Those convinced they are impostors are reluctant to change their methods of job search and often feel most jobs are beneath them so they don’t pursue likely prospects and often focus on jobs above their skill or experience level.

The impostor often feels they are so different from others, that the rules and processes others follow to land a job simply don’t apply; that they just need to ‘be themselves’ and they will get job offers. Of course, when the offers fail to materialize, it is because, in their view, the hiring authorities are not smart enough to ‘get it.’ And secretly, they believe it is proof of they are frauds which makes accepting the reality of their own accomplishments even harder.

They trivialize their accomplishments or worse, simply refuse to own them. These people complain, I can’t brag in an interview, that’s unnatural to me. And yet, the description of their accomplishments in terms of the employer’s needs is precisely the data required to land a job. Self defeating–but again, they prove themselves right.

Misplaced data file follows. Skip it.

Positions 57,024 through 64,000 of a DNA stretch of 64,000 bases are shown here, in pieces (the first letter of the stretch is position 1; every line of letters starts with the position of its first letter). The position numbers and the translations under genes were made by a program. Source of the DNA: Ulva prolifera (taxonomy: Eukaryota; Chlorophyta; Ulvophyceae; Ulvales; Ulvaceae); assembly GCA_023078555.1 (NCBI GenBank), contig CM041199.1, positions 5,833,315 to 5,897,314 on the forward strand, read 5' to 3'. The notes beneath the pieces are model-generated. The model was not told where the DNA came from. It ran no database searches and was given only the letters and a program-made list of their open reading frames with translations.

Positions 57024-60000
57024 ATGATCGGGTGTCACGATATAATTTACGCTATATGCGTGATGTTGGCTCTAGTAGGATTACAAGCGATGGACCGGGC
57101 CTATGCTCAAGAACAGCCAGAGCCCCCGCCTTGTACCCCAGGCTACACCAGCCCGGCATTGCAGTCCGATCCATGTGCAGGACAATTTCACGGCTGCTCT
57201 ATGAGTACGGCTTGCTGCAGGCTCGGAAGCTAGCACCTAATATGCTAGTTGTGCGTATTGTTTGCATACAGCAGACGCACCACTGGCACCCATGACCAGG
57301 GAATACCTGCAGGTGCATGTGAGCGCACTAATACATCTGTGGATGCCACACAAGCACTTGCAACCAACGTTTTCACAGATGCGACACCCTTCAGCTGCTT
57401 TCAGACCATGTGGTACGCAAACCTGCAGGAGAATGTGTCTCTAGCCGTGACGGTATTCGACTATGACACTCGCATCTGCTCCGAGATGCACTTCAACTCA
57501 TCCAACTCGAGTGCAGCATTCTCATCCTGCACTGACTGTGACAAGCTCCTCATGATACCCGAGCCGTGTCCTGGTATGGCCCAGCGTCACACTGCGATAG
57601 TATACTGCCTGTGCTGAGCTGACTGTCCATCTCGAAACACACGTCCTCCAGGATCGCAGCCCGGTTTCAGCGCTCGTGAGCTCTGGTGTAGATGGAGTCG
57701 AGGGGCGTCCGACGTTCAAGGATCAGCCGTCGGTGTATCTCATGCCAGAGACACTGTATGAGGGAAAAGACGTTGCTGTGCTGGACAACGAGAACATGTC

Another aspect of the fraud syndrome is what I refer to as, “Magical Thinking.” Candidates believe their credentials are so strong and compelling, none of the traditional and proven job search techniques apply. They waste time on job boards and send resumes out randomly. They believe their blog and ‘name’ are sufficient to attract the perfect job. They maintain their comprehensive experience is so stunning that their phone will should be ringing with offers. The fact is, they have never hired anyone who used that technique nor have they ever heard of any executive who has. But they remain committed to failure-guaranteed activities. Their belief they are in fact a fraud and a failure is proven again.